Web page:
Sunday, April 29, 2012

Glorious Color

Angel of the Resurrection, 1904
Louis Comfort Tiffany
Stained Glass, Lead

The lights in the gallery are lowered so one can better appreciate 
this stained glass window, Angel of the Resurrection, which 
was commissioned by the widow of former 
President Benjamin Harrison after his death in 1901. 
The window was originally installed as a memorial to him in the
First Meridian Heights Presbyterian Church, which donated
the window to the Indianapolis Museum of Art in 1972. 

Wing Detail, Angel of the Resurrection
Tiffany Studios produced the glass used in their remarkable 
windows and lamps. In this window the opalescent colors
give depth and definition to the shapes of the figure, while rippled
glass adds detail to the feathers of the wings.

Detail, Angel of the Resurrection
In recent years, research has revealed 
that many of the artists in Tiffany's glass studios 
were women, headed by Clara Driscoll,
who was director of Tiffany Studios'
Women's Glass Cutting Department.

Ten-Light Lily Lamp, 1902-1915
Design Credited to Mrs. Curtis Freshel.
Produced by Tiffany Studios.
Glass and Bronze


dive said...

Glorious, Speedway!
Having lived for a while with one of Europe's top Tiffany scholars and a formidable stained glass artist in her own right, I learned to love his work.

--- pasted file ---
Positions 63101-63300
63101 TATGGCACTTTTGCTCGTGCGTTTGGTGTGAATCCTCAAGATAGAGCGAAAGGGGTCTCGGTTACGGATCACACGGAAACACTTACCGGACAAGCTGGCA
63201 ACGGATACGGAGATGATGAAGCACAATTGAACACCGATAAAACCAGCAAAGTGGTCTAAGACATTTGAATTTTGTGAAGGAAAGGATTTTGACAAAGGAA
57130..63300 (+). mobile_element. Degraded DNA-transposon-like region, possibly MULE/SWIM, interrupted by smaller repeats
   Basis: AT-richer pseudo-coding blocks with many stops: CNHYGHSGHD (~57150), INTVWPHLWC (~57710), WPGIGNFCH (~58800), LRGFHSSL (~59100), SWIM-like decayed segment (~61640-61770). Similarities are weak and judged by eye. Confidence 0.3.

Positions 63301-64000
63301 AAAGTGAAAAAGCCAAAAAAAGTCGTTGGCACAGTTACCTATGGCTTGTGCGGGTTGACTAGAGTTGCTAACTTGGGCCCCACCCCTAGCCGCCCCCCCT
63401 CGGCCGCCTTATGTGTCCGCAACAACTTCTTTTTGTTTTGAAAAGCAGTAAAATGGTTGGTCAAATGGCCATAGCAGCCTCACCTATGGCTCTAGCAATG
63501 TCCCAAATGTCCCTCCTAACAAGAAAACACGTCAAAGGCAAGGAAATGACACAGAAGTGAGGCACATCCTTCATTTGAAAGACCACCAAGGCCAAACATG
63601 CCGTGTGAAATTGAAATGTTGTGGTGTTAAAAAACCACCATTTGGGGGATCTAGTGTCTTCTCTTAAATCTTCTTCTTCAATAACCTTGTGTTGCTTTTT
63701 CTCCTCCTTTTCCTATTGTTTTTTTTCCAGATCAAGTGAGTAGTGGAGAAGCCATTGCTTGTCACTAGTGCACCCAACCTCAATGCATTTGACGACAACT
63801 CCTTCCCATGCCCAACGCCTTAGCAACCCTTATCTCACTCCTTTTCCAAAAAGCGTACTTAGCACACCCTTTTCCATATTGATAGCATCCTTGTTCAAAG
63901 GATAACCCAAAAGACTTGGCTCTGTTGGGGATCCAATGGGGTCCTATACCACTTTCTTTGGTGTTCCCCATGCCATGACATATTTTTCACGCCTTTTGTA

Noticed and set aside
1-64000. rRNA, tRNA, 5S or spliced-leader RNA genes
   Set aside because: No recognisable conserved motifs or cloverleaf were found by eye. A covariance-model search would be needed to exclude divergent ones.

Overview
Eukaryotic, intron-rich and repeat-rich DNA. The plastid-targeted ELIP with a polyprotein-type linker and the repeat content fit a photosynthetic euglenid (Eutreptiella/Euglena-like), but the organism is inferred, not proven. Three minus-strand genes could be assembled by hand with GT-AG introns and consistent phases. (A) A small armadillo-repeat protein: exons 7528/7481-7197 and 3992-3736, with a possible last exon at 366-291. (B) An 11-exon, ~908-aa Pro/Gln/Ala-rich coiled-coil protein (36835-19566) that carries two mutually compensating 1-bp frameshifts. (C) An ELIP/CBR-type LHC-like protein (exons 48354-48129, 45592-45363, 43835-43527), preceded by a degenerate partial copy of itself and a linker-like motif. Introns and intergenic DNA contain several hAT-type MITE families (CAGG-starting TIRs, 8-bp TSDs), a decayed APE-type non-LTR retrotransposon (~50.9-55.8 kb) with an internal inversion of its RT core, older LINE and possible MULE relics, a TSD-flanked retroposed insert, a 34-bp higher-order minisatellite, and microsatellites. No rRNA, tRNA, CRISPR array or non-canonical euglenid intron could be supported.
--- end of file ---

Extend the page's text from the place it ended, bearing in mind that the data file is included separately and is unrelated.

You're lucky to have a window you can visit locally. There's very little of his large scale work around here, but I went to the massive Tiffany retrospective at the Musée du Luxembourg in Paris a couple of years back and was blown away.

Speedway said...

Thank you, Dive. I'm pleased you enjoyed it. While reading a bit about this window, I learned that Tiffany pioneered the use of colored glass in the creation of his windows and lamps, that previously the glass had been painted. I did not know that, thinking that all the glass had been colored with minerals with paint only added for add'l detail (such as the chain mail on the knight). There are photos of a huge stained glass screen/room divider that was done for the White House in 1882. I've never seen pictures of it, so don't think it has survived past 1902. I'm amazed at just how easily people toss aside beautiful work.

I've never seen an episode of "Buffy" and doubt I ever will, especially since you say it's been bowdlerized to kowtow to the easily offended, emotionally corrupt right wing.

dive said...

Come on over; I'm about to watch another episode.

You're right about paint and metal pigments in stained glass. Tiffany's innovation was using all sorts of different methods to make custom sheets of glass specifically for each window or lamp. He liked to use things like fragments of broken glass embedded in glass panels to mimic leaves and flowers and he used texture as well as colour.
Check out the photo mum posted a few days ago of her new Mac. Sitting beside it is a dragonfly lamp I had custom made for her using textured water glass (the deep ripples on the back that you can see if you blow the pic up) and made using a method Tiffany developed for making the glass look blue or green under normal light but when you look through it closely it has filaments of transparent copper and gold flowing through it. That glass was a nightmare to track down and cost a small fortune but it was worth every penny.